In what could bring an end to nearly two decades of fighting in Afghanistan, negotiators engaged in talks in Doha, Qatar, announced Monday a deal has been made to end the 17-year conflict in the war-torn country.
U.S.-led negotiations with Taliban officials, which began on Jan. 21, have produced a draft framework under which the U.S. force of 14,000 troops would withdraw within 18 months of a signed agreement.
“Meetings (in Qatar) were more productive than they have been in the past. We have made significant progress on vital issues. Nothing is agreed until everything is agreed and everything must include an intra-Afghan dialogue and comprehensive ceasefire,” U.S. delegation head, Zalmay Khalilzad, tweeted on Saturday.
According to sources close to the negotiations, in addition to a withdrawal of U.S. troops, the Taliban have agreed to disallow al-Qaeda and the Islamic State terrorists from conducting militant attacks on U.S. troops and its allies in Afghanistan.
A tentative deal which remains unsigned, U.S. diplomats and Taliban representatives have agreed to an exchange of prisoners, the lifting of a travel ban imposed on Taliban leaders and the notion of an interim government in Kabul after a ceasefire goes into effect.
Despite the progress made, the Afghan government has not been seated at the table. Since negotiations first began to find a resolution to the war nine years ago, the Taliban has repeatedly rejected direct talks with Kabul’s government.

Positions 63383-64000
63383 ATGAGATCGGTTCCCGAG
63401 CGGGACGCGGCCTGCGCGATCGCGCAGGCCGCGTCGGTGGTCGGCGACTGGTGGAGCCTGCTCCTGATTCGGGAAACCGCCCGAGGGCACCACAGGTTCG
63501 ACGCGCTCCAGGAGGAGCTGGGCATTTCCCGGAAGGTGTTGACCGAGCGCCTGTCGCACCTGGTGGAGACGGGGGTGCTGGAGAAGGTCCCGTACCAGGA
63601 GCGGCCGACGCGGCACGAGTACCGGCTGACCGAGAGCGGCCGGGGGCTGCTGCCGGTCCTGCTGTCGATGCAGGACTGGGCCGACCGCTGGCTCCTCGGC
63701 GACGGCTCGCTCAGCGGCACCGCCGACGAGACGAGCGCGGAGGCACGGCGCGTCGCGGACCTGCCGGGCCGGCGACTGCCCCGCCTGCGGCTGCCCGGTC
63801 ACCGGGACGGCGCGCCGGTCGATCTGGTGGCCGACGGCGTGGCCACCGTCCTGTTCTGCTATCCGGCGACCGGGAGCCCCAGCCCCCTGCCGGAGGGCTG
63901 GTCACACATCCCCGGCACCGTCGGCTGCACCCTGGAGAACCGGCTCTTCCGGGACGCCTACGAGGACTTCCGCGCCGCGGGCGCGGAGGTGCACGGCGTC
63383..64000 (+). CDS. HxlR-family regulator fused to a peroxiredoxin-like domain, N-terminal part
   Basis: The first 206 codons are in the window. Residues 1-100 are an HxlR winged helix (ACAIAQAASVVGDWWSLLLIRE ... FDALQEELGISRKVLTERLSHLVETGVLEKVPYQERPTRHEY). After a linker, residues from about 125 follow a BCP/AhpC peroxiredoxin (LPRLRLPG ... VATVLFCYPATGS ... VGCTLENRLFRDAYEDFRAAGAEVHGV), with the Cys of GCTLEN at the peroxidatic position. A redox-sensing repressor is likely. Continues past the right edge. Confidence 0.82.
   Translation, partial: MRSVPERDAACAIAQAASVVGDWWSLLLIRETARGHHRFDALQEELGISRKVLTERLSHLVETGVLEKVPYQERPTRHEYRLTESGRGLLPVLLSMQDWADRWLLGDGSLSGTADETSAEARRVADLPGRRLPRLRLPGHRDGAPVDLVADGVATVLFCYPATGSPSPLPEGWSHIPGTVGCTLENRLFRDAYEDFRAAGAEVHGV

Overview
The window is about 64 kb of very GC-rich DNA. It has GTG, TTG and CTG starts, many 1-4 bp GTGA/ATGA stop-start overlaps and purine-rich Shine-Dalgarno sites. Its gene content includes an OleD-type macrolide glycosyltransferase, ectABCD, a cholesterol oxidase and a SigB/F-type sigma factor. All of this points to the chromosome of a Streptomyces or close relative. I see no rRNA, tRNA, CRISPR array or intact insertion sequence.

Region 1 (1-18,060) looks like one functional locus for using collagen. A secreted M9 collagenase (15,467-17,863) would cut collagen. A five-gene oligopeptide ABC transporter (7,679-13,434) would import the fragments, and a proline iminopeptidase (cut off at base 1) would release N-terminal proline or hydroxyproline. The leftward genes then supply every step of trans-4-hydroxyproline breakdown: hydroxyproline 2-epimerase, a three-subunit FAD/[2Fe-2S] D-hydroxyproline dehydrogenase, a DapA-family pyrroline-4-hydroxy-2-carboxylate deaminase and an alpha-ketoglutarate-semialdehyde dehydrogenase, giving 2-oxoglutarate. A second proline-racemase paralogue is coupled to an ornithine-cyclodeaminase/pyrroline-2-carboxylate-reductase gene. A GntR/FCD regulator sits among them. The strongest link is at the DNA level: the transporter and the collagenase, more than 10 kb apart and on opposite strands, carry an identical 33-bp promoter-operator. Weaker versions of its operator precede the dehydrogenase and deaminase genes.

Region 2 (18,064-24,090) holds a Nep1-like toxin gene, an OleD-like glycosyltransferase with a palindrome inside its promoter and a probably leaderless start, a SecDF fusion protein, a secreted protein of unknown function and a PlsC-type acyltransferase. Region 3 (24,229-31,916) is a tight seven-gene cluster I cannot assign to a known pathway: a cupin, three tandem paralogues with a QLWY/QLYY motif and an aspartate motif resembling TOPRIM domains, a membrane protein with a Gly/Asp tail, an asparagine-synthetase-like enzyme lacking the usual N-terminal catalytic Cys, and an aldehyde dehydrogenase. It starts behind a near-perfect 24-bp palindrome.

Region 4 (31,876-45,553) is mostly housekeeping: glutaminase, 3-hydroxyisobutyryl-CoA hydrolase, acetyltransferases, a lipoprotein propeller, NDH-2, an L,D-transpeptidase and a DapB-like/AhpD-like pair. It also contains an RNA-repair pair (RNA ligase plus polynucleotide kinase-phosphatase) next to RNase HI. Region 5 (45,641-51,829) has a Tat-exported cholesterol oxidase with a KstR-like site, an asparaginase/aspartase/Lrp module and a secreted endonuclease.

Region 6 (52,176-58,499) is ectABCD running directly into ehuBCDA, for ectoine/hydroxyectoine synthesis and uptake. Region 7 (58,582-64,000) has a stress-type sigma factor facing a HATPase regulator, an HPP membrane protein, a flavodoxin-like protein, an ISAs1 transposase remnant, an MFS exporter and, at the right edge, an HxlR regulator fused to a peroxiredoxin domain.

Afghan President Ashraf Ghani has temporized with the concept of an interim government over concern the Taliban would return to power and loss of universal basic rights among the Afghan people.
Mr. Ghani has also expressed a desire to remain head of state and has appealed for face-to-face talks with the Taliban.
Although the U.S. shares Ghani’s concerns, Suhail Shaheen, a Taliban spokesman with the group’s office in Qatar, told the Associated Press:
“After the end of the occupation, Afghans should forget their past and tolerate one another and start life like brothers. After the withdrawal, we are not seeking a monopoly on power.”
Although the talks produced a bodywork for peace, a former U.S. ambassador to Afghanistan, Ryan Crocker, conveyed skepticism with the draft agreement. In an interview with The New York Times, Crocker said the proposed draft will virtually guarantee a bleak future for Afghan civilians.
Declaring the agreement “a negotiation to failure,” Crocker said the talks resembled America’s attempt to leave South Vietnam in 1973, and including the Taliban in Afghani politics will facilitate the undoing of humanitarian advances brought about by the U.S. invasion.
Since 2009 alone, it is estimated over 100,000 Afghan civilians have died in the war.
[CNN] [Reuters via The Telegraph] [Photo courtesy AFP via RFE/RL]